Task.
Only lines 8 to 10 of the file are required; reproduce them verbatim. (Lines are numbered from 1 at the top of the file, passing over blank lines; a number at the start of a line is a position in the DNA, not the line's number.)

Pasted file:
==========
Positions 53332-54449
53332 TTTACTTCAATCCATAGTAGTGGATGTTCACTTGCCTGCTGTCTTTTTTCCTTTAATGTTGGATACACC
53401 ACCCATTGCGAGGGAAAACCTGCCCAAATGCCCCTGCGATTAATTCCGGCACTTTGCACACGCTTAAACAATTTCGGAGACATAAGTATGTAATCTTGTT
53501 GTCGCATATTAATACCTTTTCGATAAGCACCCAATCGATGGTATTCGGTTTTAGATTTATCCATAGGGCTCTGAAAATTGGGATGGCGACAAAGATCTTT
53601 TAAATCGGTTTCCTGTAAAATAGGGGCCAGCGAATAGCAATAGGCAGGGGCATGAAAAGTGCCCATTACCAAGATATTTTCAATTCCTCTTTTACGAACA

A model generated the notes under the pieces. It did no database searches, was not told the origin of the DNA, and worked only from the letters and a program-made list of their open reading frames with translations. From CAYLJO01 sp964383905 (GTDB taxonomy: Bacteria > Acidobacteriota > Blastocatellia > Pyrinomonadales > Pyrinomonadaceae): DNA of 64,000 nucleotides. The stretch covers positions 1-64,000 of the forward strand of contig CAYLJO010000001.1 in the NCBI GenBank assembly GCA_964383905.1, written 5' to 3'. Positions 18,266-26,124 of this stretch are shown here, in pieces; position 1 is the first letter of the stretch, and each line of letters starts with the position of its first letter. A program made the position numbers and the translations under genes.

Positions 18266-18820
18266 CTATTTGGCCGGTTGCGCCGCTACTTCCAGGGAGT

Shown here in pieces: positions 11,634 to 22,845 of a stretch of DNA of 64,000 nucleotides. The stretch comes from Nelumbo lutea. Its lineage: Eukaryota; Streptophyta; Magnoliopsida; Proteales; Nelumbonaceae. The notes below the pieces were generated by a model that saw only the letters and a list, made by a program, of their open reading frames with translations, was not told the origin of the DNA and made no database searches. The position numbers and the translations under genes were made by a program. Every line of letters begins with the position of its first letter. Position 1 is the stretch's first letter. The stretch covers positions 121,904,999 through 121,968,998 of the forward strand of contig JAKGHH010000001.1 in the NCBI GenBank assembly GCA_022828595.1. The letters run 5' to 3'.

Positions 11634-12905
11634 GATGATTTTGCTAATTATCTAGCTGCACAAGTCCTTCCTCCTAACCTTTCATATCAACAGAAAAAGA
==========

18266 CTATTTGGCCGGTTGCGCCGCTACTTCCAGGGAGT

Shown here in pieces: positions 11,634 to 22,845 of a stretch of DNA of 64,000 nucleotides. The stretch comes from Nelumbo lutea. Its lineage: Eukaryota; Streptophyta; Magnoliopsida; Proteales; Nelumbonaceae. The notes below the pieces were generated by a model that saw only the letters and a list, made by a program, of their open reading frames with translations, was not told the origin of the DNA and made no database searches. The position numbers and the translations under genes were made by a program. Every line of letters begins with the position of its first letter. Position 1 is the stretch's first letter. The stretch covers positions 121,904,999 through 121,968,998 of the forward strand of contig JAKGHH010000001.1 in the NCBI GenBank assembly GCA_022828595.1. The letters run 5' to 3'.

Positions 11634-12905